If you have recently been diagnosed with breast cancer, you may wish to include breast reconstruction as part of your treatment. Reconstruction is typically a multi-surgery process that aims to restore or revise the breasts according to the patient’s goals. Health insurance companies are usually required to cover the cost of these procedures and related treatments.
Based on my experience with Fairfax and Northern Virginia patients, breast reconstruction is one of the most positive aspects of cancer treatment. While breast cancer can take many things from you—your health, your comfort, your peace of mind—breast reconstruction lets you focus on and shape your own “after” picture: how you will look and how you will feel about your appearance. There is room in the process to restore your breasts as closely as possible to where you started, or to change them to bigger or smaller or whatever suits your ideal.
As a plastic surgeon specializing in cosmetic and reconstructive procedures, I will coordinate your treatment with your cancer surgeon. At all times, you will be at the center of decisions, and I will make great efforts to ensure that you understand your options and receive an outcome that matches your goals. Your body and results will truly be your own.
Factors That Affect Your Experience with Breast Reconstruction
Fairfax and Northern Virginia breast reconstruction patients can choose from a variety of approaches to restoring and reshaping their appearance. I will advise you about the advantages of each and which is most likely to give you the look and feel you want, whether your ideal is small, big, perky, voluptuous, or subtle.
Breast Tissue vs. Implants
Using your own breast tissue offers the most natural outcome. If your cancer surgery does not leave enough tissue in the area of your breast, or if you choose to undergo mastectomy as your treatment of choice, I can use tissue from other sites, such as your lower abdomen and upper back, to rebuild the breast-. Note that healing from this procedure can take longer, as it is a longer surgery and you need to heal your new breasts as well as the site I took the tissue from.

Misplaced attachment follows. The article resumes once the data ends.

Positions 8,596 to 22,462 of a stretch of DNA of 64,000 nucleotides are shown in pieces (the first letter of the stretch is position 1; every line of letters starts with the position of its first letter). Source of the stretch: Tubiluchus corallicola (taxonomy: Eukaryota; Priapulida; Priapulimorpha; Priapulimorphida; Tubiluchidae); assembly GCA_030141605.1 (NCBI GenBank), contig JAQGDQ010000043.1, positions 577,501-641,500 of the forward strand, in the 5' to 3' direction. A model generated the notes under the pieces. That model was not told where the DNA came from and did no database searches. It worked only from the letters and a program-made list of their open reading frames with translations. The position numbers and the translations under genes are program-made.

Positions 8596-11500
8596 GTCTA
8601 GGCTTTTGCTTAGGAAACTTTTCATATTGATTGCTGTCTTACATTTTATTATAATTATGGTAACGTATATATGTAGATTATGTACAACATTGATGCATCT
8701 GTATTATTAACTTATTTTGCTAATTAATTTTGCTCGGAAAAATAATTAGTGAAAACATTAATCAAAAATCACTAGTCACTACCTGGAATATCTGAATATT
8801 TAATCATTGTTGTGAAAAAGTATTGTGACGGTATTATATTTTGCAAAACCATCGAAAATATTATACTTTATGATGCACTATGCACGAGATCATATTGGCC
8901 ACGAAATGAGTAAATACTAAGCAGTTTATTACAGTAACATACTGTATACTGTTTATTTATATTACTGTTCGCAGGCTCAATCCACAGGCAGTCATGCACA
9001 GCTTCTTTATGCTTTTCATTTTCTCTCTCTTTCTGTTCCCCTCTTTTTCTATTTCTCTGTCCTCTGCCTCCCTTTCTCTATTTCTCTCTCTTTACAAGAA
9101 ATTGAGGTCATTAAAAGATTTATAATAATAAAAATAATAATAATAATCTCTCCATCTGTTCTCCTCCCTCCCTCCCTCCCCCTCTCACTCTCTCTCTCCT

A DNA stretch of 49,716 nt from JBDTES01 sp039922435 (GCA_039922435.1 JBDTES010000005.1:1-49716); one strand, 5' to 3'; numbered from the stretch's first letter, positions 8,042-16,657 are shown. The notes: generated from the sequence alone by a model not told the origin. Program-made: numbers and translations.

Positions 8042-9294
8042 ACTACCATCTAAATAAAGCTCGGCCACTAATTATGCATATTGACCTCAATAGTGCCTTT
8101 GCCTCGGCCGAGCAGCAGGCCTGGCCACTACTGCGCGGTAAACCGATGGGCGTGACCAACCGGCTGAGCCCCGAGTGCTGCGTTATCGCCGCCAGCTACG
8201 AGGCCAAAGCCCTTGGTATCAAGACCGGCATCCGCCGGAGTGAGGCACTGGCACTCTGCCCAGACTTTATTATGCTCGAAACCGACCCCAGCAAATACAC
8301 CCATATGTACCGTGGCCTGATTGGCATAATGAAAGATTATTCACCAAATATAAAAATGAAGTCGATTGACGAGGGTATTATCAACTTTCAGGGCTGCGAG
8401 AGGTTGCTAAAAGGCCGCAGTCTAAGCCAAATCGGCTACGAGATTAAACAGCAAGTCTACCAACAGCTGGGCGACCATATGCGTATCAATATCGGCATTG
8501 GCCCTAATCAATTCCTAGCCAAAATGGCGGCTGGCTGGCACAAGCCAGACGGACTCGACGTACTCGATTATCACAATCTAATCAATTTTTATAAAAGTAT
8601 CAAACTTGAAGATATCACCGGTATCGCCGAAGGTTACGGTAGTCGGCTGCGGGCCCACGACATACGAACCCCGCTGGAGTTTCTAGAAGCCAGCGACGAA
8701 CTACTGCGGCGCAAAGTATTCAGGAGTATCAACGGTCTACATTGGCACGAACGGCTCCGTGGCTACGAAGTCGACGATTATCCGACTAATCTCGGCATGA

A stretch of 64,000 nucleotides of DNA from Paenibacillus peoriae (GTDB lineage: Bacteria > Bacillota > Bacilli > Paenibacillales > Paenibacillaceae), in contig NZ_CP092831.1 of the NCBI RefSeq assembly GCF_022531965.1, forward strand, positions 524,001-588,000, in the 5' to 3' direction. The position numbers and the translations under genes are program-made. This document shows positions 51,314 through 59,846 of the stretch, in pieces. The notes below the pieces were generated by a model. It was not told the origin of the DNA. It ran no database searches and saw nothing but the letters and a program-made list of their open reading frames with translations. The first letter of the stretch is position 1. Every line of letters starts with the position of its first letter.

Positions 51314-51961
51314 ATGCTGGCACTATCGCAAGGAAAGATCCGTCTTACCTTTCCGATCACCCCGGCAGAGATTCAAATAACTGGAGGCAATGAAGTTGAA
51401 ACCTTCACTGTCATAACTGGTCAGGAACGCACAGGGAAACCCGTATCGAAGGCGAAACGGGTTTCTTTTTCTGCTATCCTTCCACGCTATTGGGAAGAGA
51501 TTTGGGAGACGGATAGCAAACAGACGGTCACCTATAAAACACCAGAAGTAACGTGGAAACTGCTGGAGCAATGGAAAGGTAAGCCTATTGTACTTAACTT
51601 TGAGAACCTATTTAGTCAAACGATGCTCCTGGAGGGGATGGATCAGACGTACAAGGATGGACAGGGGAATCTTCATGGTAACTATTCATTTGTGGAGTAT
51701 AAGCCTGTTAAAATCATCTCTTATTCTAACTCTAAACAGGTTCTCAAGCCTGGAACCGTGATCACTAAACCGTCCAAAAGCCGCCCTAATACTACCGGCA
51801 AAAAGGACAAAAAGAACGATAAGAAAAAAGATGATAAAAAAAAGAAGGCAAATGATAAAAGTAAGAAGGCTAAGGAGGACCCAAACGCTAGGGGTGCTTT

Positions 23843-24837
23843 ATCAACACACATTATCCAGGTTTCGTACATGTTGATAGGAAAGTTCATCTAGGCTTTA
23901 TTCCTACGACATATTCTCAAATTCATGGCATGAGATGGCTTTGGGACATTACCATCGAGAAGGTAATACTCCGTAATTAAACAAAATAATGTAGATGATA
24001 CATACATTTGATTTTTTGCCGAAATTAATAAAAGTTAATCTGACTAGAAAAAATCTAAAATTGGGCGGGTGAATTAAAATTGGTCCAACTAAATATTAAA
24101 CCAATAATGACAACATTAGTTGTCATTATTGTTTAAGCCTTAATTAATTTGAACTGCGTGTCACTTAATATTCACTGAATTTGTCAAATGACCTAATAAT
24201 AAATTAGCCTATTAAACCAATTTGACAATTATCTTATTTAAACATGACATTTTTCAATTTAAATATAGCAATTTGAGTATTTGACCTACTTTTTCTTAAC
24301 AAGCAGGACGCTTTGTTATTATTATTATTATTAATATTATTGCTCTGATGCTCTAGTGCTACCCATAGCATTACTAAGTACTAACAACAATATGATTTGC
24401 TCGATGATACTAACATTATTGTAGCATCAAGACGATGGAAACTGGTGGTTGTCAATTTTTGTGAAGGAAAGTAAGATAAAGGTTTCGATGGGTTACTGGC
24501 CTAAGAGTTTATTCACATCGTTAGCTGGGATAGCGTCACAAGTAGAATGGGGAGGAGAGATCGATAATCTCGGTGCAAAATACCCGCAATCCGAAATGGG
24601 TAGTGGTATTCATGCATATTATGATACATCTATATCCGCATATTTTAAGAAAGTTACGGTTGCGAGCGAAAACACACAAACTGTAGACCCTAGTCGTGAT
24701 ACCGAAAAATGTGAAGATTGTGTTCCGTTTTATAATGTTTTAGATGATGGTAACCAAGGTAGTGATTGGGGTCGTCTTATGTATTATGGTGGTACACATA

Breast implants offer a more expedient surgery and recovery. In these procedures, I almost always recommend silicone over saline implants because of the more natural feel, movement, and appearance they offer. I am happy to share information about the safety of these types of implants, as they have been strenuously tested and investigated The most important factor however is your peace of mind – so if saline is the only choice you feel comfortable with, that’s what we will use.
Lumpectomy vs. Mastectomy
In a lumpectomy, your cancer surgeon will remove only a portion of the breast. In a mastectomy, the surgeon removes the breast completely. My website offers a more detailed discussion. In brief:
- Women who have a lumpectomy retain some breast tissue. As a result, I can reshape the existing tissue to a smooth mound and then customize its size and appearance to their needs. In order to adequately treat breast cancer with a lumpectomy, the remaining breast must be radiated.
- After a mastectomy, all breast tissue is removed. For reconstruction, Fairfax and Northern Virginia breast reconstruction patients can choose to receive implants or use their own tissue to replace the breast tissue removed. The other important difference is that mastectomy patients will only require radiation based on their tumor type. It is not automatically required like it is for a lumpectomy.